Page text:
Discount mulberry wash bag Outlet My Baseball Hall of Fame ballot for Class of 2018
1. Chipper Jones Jones is arguably one of the Top 25 offensive players in MLB history, and near the very top of the list of switch hitters. The crack in his armor: He was a below average defender. Yet, he more than made up for it offensively.
2. Jim Thome There are two statistics that standout about Thome. His 612 home runs is eighth all time. Oh, and he 23rd all time in slugging percentage and 24th in runs created. A great truly power hitter.
3. Barry Bonds Simply put, Bonds was the best hitter I have ever seen. He was a solid plus fielder and base runner throughout most of his career, too. He is one of the greatest players of all time. The only thing keeping him out is suspicion of performance enhancing drug use. Yet, there are clearly multiple players in the Hall of Fame who used PEDs, so there is no justifiable reason for denying Bonds.
4. Roger Clemens See the above comments about Bonds, replace the word with There, you understand why Clemens name was checked on my ballot.
5. Curt Schilling I have been torn when it comes to ways to describe Schilling deportment since he retired from MLB. Is he a dolt? Is he a jackass? Is he a dimwit? Is he an ignoramus? My personal favorite is numbskull, although I fully acknowledge all the above apply. But here the truth: Metrically Schilling was one of the greatest pitchers of all time (80.7 WAR, 26th all time), and he was incredible in the postseason (11 2, 2.33 ERA, 4 1, 2.06 in the World Series, .896 WHIP in 48 World Series innings). So he is the first person I usually mark down each year. And, by the way, if Schilling were to get in, it not like he be alone in the wing.
6. Mike Mussina At first glance, Mussina numbers don pop off the page like some hurler from the 1960s when the mound was five inches higher and there was no DH. But metrically,
he is one of the Top 25 pitchers of all time, even better than Schilling, although his postseason cache isn nearly the same. Oh, and for what it worth, Mussina is a class act.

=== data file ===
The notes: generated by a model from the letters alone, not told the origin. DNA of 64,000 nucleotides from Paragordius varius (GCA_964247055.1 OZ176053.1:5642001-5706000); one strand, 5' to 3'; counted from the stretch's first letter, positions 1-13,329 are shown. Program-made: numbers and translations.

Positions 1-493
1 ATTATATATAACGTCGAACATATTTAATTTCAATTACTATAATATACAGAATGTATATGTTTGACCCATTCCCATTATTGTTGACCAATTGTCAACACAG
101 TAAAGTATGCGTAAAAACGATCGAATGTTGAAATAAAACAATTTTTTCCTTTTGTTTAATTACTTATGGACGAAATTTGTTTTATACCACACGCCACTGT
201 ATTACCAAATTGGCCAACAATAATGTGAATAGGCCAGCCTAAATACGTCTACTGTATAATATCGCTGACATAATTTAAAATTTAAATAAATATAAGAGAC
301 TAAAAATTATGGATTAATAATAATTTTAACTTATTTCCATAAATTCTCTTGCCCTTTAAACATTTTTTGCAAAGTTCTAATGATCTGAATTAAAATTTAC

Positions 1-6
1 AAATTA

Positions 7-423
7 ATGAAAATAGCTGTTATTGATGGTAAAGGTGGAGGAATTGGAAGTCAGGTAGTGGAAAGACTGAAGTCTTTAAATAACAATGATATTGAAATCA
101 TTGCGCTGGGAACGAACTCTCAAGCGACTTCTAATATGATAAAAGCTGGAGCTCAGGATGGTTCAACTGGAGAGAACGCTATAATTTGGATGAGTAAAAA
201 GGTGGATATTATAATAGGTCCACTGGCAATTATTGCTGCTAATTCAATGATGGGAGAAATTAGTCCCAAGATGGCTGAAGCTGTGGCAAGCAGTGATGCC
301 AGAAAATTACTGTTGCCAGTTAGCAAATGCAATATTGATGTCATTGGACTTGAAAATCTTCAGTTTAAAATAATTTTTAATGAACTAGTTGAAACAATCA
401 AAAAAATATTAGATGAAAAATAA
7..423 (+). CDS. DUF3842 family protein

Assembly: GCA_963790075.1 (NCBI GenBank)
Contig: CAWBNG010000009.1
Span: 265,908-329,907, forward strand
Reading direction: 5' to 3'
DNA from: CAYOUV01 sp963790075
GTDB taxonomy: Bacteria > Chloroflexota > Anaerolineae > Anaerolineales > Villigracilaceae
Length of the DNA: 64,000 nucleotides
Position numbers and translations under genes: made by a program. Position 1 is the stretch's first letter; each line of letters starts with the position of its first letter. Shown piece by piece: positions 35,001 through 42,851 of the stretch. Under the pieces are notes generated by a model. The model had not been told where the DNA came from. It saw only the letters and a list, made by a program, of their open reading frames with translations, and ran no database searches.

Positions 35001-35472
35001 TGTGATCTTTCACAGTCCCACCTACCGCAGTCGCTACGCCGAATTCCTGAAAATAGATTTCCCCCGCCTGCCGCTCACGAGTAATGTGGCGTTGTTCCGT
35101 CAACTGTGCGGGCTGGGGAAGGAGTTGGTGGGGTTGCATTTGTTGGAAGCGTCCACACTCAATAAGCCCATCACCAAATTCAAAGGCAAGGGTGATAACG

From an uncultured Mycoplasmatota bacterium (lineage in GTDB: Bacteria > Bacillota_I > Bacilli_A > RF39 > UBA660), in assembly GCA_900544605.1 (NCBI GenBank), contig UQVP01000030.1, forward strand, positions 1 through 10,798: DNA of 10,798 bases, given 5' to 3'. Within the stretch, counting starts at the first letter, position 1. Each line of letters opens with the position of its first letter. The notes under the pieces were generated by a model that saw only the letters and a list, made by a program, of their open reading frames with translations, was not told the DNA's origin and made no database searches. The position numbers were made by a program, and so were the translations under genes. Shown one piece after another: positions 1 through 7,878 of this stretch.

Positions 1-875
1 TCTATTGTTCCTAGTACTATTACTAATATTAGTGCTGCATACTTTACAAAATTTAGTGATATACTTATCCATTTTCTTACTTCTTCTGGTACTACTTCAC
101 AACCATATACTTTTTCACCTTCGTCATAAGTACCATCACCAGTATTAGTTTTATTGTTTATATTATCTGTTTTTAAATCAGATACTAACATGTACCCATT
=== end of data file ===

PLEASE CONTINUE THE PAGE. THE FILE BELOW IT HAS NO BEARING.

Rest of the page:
7. Trevor Hoffman I didn vote for Hoffman last year. I voted for him the year before. He is very close to getting in, and I not going to present a ballot that could keep him out. The argument is about closers, and their value. My view of it has changed dramatically in the 20 years I have voted for the Hall. I have come to understand the value of leverage situations compared to handing the ball to a closer with a clean slate in the ninth. But regardless of how the role of closer has been traditionally overvalued, Hoffman ranks in the top handful ever in the role. He got my vote. Hope he gets in.
8. Vladimir Guerrero There is this perception Guerrero was a tremendous 5 tool player, but it was for a relatively short period. His WAR (59.3) makes him a borderline Hall of Famer. He is getting close to being inducted. Again, and I been through this in the past when players I felt were being overrated by voters (Craig Biggio and Jim Rice come to mind) were close, and I will vote for the player. There are plenty of things Guerrero did in his career to justify his induction (.318 batting average, .931 OPS, an MVP Award, 101st all time offensive WAR). Like Hoffman, hope he gets in.
9. Larry Walker He hit .381 with an OPS of 1.172 at Coors Field, so the automatic assumption is that Walker career was a product of his ball park. It definitely helped, but he had a career WAR of 72.9 because he was an outstanding all around player, who was a solid plus as both a base runner and a fielder, in addition to his hitting prowess. His career OPS in away games was a very respectable .865.
10 Scott Rolen: He a bigger player (6 4, 245 pounds) at a different position (third base compared to shortstop), but Rolen Hall case reminds a lot of Trammell. He clearly belongs in when compared to other third basemen. He was a brilliant fielder (eight Gold Glove Awards). His career WAR of 70 is in the Top 100. He did have some dominant seasons,
particularly in 2004.